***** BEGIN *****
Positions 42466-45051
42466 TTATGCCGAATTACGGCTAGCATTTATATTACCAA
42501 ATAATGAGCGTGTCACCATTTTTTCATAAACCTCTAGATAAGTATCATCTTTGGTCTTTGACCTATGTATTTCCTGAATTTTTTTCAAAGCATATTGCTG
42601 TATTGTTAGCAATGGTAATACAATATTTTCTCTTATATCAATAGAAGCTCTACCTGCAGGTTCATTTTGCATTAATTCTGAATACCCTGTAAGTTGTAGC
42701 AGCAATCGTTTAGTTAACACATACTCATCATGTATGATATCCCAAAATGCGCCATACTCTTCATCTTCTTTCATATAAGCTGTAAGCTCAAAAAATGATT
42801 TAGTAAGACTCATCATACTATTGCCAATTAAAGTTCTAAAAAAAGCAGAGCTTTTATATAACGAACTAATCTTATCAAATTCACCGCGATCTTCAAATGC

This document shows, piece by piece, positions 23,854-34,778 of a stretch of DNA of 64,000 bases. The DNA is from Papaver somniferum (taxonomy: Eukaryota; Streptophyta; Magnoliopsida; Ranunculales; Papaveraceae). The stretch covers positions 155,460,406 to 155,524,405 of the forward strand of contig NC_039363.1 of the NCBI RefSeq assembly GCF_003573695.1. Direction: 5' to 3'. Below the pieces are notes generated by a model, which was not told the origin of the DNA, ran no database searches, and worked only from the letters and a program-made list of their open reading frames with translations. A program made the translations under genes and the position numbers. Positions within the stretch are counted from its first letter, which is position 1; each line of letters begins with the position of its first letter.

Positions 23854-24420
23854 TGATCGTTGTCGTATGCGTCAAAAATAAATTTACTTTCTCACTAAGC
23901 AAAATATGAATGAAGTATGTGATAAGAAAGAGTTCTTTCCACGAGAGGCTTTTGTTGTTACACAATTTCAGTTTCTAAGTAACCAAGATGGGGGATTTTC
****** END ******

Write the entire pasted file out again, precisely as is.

Positions 42466-45051
42466 TTATGCCGAATTACGGCTAGCATTTATATTACCAA
42501 ATAATGAGCGTGTCACCATTTTTTCATAAACCTCTAGATAAGTATCATCTTTGGTCTTTGACCTATGTATTTCCTGAATTTTTTTCAAAGCATATTGCTG
42601 TATTGTTAGCAATGGTAATACAATATTTTCTCTTATATCAATAGAAGCTCTACCTGCAGGTTCATTTTGCATTAATTCTGAATACCCTGTAAGTTGTAGC
42701 AGCAATCGTTTAGTTAACACATACTCATCATGTATGATATCCCAAAATGCGCCATACTCTTCATCTTCTTTCATATAAGCTGTAAGCTCAAAAAATGATT
42801 TAGTAAGACTCATCATACTATTGCCAATTAAAGTTCTAAAAAAAGCAGAGCTTTTATATAACGAACTAATCTTATCAAATTCACCGCGATCTTCAAATGC

This document shows, piece by piece, positions 23,854-34,778 of a stretch of DNA of 64,000 bases. The DNA is from Papaver somniferum (taxonomy: Eukaryota; Streptophyta; Magnoliopsida; Ranunculales; Papaveraceae). The stretch covers positions 155,460,406 to 155,524,405 of the forward strand of contig NC_039363.1 of the NCBI RefSeq assembly GCF_003573695.1. Direction: 5' to 3'. Below the pieces are notes generated by a model, which was not told the origin of the DNA, ran no database searches, and worked only from the letters and a program-made list of their open reading frames with translations. A program made the translations under genes and the position numbers. Positions within the stretch are counted from its first letter, which is position 1; each line of letters begins with the position of its first letter.

Positions 23854-24420
23854 TGATCGTTGTCGTATGCGTCAAAAATAAATTTACTTTCTCACTAAGC
23901 AAAATATGAATGAAGTATGTGATAAGAAAGAGTTCTTTCCACGAGAGGCTTTTGTTGTTACACAATTTCAGTTTCTAAGTAACCAAGATGGGGGATTTTC